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Postby Riser Adkisson LLP » Sun Sep 06, 2009 11:02 pm

British Virgin Islands (BVI)

The British Virgin Islands (a/k/a "B.V.I.") are a group of islands located 60 miles due east of Puerto Rico, and are adjacent to the U.S. Virgin Islands. The capital is Road Town, which is located on the island of Tortola. The BVI is a British Dependent Territory, and politically very stable.

The diving in the BVI is excellent: there is a wide variety of marine life, crystal-clear water, and shipwrecks to explore. Anegada Islands, for example, has more shipwrecks than any other Caribbean island.

The currency for the BVI is the U.S. Dollar. The BVI do not have any exchange controls, and there is no restrictions on the movement of currency funds. The BVI do not have any wealth, capital gains or estate taxes. Various acts insure privacy and confidentiality, asset security, and the free alienability and transferability of assets. The BVI also have laws to protect trust interests and inheritance wishes.

The BVI's legal system is derived from that of the United Kingdom, although the BVI have adopted many of its own laws including a corporate and tax system for nonresidents who do not conduct business in the BVI.

The typical entity formed is called an International Business Company (IBC). This entity has the following favorable attributes:

The identities of the directors and beneficial owners need not be disclosed

An IBC is exempt from all local taxes

An IBC is not required to file any records or returns with the BVI government

An IBC can purchase and own its own shares

No theory of Ultra Vires activity exists

Share capital can be issued for other than cash

The IBC is not required to file returns for shareholders, officers or directors

Once considered a premier jurisdiction for captive formations, the BVI has since become one of the worst places to form or keep captives. In addition to many scandals involving captive insurance companies, most recently the Boston Life scandal where an ill-regulated BVI insurance company was used to scam millions from its policyholders, the BVI has become notorious for mind-numbing regulation and slow processing of applications and other matters relating to captives. The nickname for the place is "Bureaucracy Very Intense" (BVI).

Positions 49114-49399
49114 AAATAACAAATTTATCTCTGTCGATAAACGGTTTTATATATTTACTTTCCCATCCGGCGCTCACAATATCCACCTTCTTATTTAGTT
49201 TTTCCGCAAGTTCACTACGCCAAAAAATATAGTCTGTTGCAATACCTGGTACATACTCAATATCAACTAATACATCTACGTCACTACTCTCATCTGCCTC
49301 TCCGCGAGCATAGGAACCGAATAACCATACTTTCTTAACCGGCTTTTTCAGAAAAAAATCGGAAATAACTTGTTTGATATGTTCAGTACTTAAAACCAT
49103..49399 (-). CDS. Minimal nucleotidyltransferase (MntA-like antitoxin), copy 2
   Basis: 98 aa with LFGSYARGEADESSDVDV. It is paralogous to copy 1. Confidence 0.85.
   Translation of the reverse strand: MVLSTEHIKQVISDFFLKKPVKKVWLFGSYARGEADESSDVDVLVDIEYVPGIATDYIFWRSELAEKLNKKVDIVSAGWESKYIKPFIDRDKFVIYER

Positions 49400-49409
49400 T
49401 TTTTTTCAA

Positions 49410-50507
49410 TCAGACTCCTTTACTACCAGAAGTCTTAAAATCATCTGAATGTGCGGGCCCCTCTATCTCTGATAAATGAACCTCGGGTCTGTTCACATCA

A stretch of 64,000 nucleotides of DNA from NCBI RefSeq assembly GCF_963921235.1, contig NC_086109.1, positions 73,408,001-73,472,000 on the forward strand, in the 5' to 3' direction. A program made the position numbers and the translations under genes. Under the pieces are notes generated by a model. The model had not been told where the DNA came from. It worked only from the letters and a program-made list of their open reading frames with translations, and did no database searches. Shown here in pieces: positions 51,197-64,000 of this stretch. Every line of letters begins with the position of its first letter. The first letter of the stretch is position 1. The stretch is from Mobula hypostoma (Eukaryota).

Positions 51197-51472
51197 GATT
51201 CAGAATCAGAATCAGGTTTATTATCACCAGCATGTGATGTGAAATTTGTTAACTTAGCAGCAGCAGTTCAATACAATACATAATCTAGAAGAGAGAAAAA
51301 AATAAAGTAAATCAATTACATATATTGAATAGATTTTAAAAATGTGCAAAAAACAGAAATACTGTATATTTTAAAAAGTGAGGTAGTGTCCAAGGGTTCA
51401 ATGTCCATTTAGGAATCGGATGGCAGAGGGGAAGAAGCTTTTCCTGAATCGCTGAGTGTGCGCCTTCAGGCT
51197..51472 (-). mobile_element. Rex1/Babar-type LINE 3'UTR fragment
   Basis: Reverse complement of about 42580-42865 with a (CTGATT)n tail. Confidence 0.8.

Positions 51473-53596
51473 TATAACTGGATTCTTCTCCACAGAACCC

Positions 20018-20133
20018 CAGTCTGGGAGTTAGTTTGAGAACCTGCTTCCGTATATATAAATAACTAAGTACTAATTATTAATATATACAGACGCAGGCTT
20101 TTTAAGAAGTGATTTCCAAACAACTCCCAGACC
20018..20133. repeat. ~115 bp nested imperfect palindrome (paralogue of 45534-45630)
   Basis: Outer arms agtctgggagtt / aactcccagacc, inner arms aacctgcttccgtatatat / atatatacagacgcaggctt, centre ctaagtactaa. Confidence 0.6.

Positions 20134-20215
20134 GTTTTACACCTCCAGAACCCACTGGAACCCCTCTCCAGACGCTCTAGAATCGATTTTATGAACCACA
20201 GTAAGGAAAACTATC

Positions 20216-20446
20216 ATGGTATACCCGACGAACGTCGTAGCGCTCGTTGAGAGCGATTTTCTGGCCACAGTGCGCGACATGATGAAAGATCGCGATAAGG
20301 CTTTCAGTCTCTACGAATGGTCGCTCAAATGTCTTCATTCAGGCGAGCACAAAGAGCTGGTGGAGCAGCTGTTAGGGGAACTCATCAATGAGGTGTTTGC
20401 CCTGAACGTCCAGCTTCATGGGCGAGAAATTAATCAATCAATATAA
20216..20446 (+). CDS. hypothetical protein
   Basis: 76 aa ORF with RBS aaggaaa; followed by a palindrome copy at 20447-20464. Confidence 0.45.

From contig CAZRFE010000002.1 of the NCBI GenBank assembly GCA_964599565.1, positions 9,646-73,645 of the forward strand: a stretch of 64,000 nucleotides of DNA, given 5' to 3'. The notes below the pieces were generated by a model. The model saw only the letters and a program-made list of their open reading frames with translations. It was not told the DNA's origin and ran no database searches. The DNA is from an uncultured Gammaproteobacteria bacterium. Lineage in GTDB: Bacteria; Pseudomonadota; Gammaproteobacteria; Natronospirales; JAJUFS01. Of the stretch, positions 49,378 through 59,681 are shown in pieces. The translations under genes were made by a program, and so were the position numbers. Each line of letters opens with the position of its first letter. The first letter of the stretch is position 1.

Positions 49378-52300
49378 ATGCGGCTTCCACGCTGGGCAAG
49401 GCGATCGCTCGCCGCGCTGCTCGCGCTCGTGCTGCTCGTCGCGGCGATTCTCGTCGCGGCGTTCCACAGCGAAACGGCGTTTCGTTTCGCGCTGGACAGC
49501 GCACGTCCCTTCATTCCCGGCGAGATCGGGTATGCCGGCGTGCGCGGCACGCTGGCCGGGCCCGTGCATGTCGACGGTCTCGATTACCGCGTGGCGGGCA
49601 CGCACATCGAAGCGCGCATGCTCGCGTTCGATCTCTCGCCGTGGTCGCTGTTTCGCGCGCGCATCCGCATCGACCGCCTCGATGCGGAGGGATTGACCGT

U.S. citizens are taxed on their taxable income from wherever it is derived, anywhere in the world. U.S. citizens are also taxed on investments indirectly made through foreign trusts and foreign corporations, including offshore trusts and IBCs. Thus, the fact that an offshore jurisdiction may have low or no taxes does not mean that if a U.S. citizen does business there that he or she will enjoy only low or no taxes on the personal income made. There are simply NO personal income tax advantages, at all, for U.S. citizens to use offshore structures, and anyone who tells you differently is probably telling you a falsehood. Any discussion we make of an offshore jurisdiction's tax laws should be construed only according to the foregoing warning.

BEWARE OF OFFSHORE SERVICE PROVIDERS: There are some offshore service providers who will make wild claims about saving you personal income taxes, so as to convince you to set up an offshore structure. Most of these people don't know the first thing about U.S. tax law, and their representations to you will not help you, at all, if you are caught with an unreported trust, corporation, or bank account. All they really want is your money, and even if you commit tax evasion they are not subject to U.S. law, and so couldn't care less.
RISER ADKISSON LLP, 100 Bayview Circle, Suite 210, Newport Beach, CA 92660, Ph: 949-200-7284, Fax: 877-296-0678, jay --at-- - - - - -

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